More Afghan interpreters who risked their lives supporting British troops to begin new lives in the UK
Afghan civilians worked as interpreters for British forces on the frontline in Helmand from May 2006 – December 2014, serving alongside them in extremely dangerous situations.
They were often the eyes and ears of British forces, and their linguistic and cultural expertise enabled the UK to work hand-in-hand with our Afghan partners and local communities while protecting British troops.
The Ex-Gratia Scheme was initially set up in June 2013 to recognise the Government’s huge debt of gratitude for their service. Under the scheme, interpreters could choose to either relocate to the UK, receive 5 years of training and a monthly stipend, or receive the equivalent of 18 months’ salary.
Through the scheme, 445 former staff and their families have chosen to relocate to the UK, meaning a total of 1,319 Afghan interpreters and their families have already been supported as they create new lives in the UK.
The new changes will significantly expand the eligibility criteria for former interpreters to apply for the relocation offer. Until now, former employees must have been made redundant on or after 01 May 2006 with 12 months or more service outside the wire on the frontline.
Today’s announcement will allow an additional cohort of interpreters – those who resigned on or after 01 May 2006 after serving a minimum of 18 months on the frontline – to apply for relocation.
Their spouses and children will also benefit from the expanded scheme.
Home Secretary Priti Patel said:
Courageous Afghans worked side by side with our Armed Forces to defeat terrorism, risking their own lives in the pursuit of peace.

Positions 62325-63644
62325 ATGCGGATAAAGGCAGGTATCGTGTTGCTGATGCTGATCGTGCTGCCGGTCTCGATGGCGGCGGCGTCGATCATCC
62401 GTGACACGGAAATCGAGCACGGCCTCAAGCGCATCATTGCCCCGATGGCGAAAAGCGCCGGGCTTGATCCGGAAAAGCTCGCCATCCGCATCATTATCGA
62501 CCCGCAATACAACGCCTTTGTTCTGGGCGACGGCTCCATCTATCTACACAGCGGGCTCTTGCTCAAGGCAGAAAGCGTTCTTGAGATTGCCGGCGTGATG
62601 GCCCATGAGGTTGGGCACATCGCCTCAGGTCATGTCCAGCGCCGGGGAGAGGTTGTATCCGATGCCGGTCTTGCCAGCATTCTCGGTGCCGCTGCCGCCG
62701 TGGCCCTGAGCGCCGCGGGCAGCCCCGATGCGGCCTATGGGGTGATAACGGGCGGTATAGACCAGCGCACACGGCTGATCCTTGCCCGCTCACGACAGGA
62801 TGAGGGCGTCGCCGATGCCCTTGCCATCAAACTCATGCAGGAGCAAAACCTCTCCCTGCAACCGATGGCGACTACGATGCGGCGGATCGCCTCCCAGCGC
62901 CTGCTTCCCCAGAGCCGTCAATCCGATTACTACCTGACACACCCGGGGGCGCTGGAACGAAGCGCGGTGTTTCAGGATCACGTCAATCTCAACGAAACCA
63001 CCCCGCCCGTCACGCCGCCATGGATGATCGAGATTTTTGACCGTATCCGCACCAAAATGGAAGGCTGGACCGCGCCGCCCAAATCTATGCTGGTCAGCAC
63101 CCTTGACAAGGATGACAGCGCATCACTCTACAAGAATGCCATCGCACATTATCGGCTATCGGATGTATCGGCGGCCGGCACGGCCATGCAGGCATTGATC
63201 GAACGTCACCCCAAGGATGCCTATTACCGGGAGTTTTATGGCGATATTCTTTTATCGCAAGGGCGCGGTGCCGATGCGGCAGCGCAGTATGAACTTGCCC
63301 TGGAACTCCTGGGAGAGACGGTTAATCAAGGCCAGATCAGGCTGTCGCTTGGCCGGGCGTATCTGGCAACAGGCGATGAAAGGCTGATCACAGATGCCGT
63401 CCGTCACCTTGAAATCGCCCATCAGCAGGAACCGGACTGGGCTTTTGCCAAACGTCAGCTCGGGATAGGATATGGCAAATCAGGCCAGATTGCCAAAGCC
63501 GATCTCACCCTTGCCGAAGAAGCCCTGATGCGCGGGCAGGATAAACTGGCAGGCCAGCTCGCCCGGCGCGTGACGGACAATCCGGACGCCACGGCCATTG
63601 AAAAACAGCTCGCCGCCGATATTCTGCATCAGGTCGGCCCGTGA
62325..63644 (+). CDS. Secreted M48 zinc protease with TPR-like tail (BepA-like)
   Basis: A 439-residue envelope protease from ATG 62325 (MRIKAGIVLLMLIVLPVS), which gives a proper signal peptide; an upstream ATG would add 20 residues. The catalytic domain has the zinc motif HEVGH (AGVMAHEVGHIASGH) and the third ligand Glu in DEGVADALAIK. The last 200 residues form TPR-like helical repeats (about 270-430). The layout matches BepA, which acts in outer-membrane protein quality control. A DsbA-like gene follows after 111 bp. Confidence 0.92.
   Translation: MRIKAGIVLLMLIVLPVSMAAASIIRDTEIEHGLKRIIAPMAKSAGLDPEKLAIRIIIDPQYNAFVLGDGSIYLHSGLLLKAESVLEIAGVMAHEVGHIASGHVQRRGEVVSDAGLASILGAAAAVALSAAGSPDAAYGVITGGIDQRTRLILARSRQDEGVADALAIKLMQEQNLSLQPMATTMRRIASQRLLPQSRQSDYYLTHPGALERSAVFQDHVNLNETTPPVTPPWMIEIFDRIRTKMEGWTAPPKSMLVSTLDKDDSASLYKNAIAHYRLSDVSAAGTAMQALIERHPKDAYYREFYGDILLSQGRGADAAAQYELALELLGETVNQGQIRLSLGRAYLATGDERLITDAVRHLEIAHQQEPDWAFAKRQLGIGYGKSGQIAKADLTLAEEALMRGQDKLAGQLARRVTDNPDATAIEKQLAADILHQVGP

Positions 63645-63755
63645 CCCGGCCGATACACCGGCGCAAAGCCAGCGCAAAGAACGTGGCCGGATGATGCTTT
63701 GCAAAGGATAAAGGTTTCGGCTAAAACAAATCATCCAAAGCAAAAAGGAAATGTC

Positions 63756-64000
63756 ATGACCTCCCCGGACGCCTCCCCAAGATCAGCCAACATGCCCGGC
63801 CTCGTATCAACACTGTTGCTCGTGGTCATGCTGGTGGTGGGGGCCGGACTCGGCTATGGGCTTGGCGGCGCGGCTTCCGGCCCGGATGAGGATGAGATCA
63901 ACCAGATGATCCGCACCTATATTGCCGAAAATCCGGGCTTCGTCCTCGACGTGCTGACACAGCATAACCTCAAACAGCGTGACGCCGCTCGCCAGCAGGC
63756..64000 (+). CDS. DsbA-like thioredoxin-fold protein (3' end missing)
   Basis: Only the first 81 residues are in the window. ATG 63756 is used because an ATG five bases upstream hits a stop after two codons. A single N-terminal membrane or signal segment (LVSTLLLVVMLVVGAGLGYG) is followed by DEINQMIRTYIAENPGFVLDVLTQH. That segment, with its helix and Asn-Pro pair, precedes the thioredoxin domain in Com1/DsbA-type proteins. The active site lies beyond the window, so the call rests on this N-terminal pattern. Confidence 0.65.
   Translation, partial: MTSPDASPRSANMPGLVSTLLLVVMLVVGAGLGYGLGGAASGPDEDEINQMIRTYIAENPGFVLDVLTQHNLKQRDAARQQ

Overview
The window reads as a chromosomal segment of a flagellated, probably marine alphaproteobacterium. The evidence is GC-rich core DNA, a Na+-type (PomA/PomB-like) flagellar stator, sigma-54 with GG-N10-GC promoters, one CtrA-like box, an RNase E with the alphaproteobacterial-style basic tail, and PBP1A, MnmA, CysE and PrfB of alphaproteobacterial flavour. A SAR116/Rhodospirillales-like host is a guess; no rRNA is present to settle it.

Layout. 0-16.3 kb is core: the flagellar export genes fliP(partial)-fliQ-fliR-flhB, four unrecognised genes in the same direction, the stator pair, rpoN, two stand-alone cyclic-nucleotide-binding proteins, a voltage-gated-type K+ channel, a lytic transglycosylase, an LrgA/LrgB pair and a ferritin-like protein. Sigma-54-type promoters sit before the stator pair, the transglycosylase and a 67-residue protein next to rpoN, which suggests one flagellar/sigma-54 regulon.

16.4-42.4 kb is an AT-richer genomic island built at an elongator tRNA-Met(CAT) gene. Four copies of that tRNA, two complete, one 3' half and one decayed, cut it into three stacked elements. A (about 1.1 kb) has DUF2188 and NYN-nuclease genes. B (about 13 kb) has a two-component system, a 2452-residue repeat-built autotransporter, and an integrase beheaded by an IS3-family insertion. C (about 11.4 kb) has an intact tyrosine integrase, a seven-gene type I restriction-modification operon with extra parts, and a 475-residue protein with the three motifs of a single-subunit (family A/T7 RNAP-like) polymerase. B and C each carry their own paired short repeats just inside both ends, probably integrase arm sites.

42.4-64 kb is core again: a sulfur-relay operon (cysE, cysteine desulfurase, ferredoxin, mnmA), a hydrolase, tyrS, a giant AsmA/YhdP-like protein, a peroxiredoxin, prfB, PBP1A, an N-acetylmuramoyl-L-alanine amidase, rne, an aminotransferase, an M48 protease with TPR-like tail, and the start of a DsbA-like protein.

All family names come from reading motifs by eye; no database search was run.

In recognition of their dedication, today we are fulfilling our promise and have expanded the relocation scheme so that more brave Afghans and their families can come and build a new life in the UK.
The Defence Secretary and Home Secretary visited Stanford Training Area in Norfolk this week to observe Afghan nationals training British troops prior to their Op TORAL deployment, which sees British troops train and mentor Afghan forces and provide force protection for NATO advisors with the Kabul Security Force.
Afghan nationals routinely support the training that troops undertake to provide an element of realism – performing the roles of interpreters, leading politicians and members of the public.
Defence Secretary Ben Wallace said:
Our efforts in Afghanistan simply could not have been possible without the help of brave interpreters who risked their lives to work alongside our personnel throughout the conflict.
They did not leave us behind then, and we will not leave them behind now. It is crucial there is a fair system in place to support those who want to relocate to the UK, and that is why we are going even further to make sure more individuals have the opportunity to apply for relocation.
The Home Office and Defence will always work together to address policy issues and promote British values.
The changes to the scheme will be made through secondary legislation in October and be implemented shortly afterwards.